US Midwest aluminium premium peaks after Russian invasion

The highly influential Midwest premium (MWP) for primary aluminium in the United States reached a fourth record-high in the past six assessments on Friday February 25, following Russia’s invasion of Ukraine the day before

Fastmarkets assessed the aluminium P1020A premium, ddp Midwest US, at 37-37.5 cents per lb on Friday, surpassing the previous all-time high of 36.5-37.5 cents per lb on Tuesday this week.

Since February 8, that benchmark aluminium premium has repeatedly set new highest-ever levels in Fastmarkets’ assessments, which began in 2003.

There was now a widespread expectation among market participants that Russian aluminium imports to the US would become subject to sanctions. This would make the already short domestic supply even shorter and had already driven the premium upward in the latest assessment. Russia is the world’s second-largest aluminium producer.

Extreme volatility in aluminium prices on the London Metal Exchange on Thursday subdued trade in the assessment period, but sellers raised their offers to cover the perceived risk.

“We have to add on some premium to cover the unknown developments from the invasion,” one trader said late on Thursday. Among these, even if sanctions did not stop Russian aluminium flowing to the US, sanctions on banks linked to Russian producers might limit their metal production, the source added.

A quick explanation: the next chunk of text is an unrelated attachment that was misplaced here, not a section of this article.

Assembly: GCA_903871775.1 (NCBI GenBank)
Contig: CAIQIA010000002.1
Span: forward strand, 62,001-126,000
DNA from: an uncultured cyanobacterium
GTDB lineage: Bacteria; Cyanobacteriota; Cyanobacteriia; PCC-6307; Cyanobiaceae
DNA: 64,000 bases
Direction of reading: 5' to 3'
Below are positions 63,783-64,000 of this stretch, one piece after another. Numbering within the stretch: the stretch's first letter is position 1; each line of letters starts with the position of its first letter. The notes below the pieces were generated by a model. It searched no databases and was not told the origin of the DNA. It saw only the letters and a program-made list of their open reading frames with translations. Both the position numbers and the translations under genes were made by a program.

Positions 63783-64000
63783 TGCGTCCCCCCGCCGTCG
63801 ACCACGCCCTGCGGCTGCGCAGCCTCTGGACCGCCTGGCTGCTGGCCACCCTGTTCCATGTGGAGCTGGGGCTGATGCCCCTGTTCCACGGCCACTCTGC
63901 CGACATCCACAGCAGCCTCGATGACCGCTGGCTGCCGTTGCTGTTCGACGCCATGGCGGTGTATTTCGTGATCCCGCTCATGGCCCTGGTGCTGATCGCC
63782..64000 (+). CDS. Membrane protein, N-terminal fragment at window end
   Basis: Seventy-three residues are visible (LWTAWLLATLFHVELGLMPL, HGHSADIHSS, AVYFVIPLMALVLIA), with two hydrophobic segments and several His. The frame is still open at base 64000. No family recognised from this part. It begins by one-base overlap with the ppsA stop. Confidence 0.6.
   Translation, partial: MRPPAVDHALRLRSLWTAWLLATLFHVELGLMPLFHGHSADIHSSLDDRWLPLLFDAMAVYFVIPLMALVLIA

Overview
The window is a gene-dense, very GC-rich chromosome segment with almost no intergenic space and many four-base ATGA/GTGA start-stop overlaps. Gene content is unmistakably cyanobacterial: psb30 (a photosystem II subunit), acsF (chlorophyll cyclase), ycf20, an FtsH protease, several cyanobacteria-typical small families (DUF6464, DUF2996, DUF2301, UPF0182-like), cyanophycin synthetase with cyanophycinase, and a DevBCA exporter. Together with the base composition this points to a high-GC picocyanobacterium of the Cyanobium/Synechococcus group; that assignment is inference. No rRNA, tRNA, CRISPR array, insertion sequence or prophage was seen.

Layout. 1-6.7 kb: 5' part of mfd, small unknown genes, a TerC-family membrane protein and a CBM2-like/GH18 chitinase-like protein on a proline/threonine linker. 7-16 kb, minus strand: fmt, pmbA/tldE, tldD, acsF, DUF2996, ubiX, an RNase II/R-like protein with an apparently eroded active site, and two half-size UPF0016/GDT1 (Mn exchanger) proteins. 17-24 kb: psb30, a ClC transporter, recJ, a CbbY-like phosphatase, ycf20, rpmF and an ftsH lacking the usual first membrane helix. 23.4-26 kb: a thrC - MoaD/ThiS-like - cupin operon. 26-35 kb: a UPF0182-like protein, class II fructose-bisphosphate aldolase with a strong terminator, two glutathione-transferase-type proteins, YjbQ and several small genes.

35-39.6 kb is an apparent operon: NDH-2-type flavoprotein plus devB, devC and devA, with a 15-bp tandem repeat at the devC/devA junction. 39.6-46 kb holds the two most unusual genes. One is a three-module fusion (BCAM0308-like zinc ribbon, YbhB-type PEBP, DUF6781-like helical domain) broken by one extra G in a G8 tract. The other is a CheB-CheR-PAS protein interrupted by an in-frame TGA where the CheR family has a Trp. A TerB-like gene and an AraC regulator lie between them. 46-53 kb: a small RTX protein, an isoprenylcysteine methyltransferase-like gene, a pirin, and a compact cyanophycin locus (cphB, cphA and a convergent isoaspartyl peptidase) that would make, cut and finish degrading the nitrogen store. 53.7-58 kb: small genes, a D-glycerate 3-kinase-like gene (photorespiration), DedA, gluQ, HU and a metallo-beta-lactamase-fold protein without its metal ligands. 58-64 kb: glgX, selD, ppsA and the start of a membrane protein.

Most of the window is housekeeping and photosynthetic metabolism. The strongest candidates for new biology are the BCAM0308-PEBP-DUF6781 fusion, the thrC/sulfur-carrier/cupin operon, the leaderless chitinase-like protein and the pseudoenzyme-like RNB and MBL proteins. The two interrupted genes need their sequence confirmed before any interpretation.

A P1020 buyer whose price is based on the benchmark premium said late on Wednesday that prices were up for all aluminium products due to the worsening geopolitical tension.

The influential premium, widely known simply as “the Midwest premium,” factors into the pricing calculations for other aluminium premiums, including primary foundry alloy and extrusion billet, as well as a range of aluminium alloys. Both the P1020 premium and the LME price also influences aluminium scrap prices.

“We are at the mercy of the Midwest premium,” the source said. “We are too small to have any influence over it.”

The aluminium alloy maker said that he had raised all his prices, due to higher costs for all his aluminium metal and scrap inputs, linked to the geopolitical situation and the benchmark premium’s rise.

Even before Thursday’s assault on Ukraine, US President Joe Biden had threatened sanctions on Russia “far beyond” those seen before.

His remarks came on Tuesday in a press conference several hours after Fastmarkets’ latest P1020 assessment. The president described initial sanctions by the West, including US restraints on Russian ministers and a couple of large banks, as a “first tranche.”

To keep up with aluminium price trends throughout 2022, visit our base metals page.

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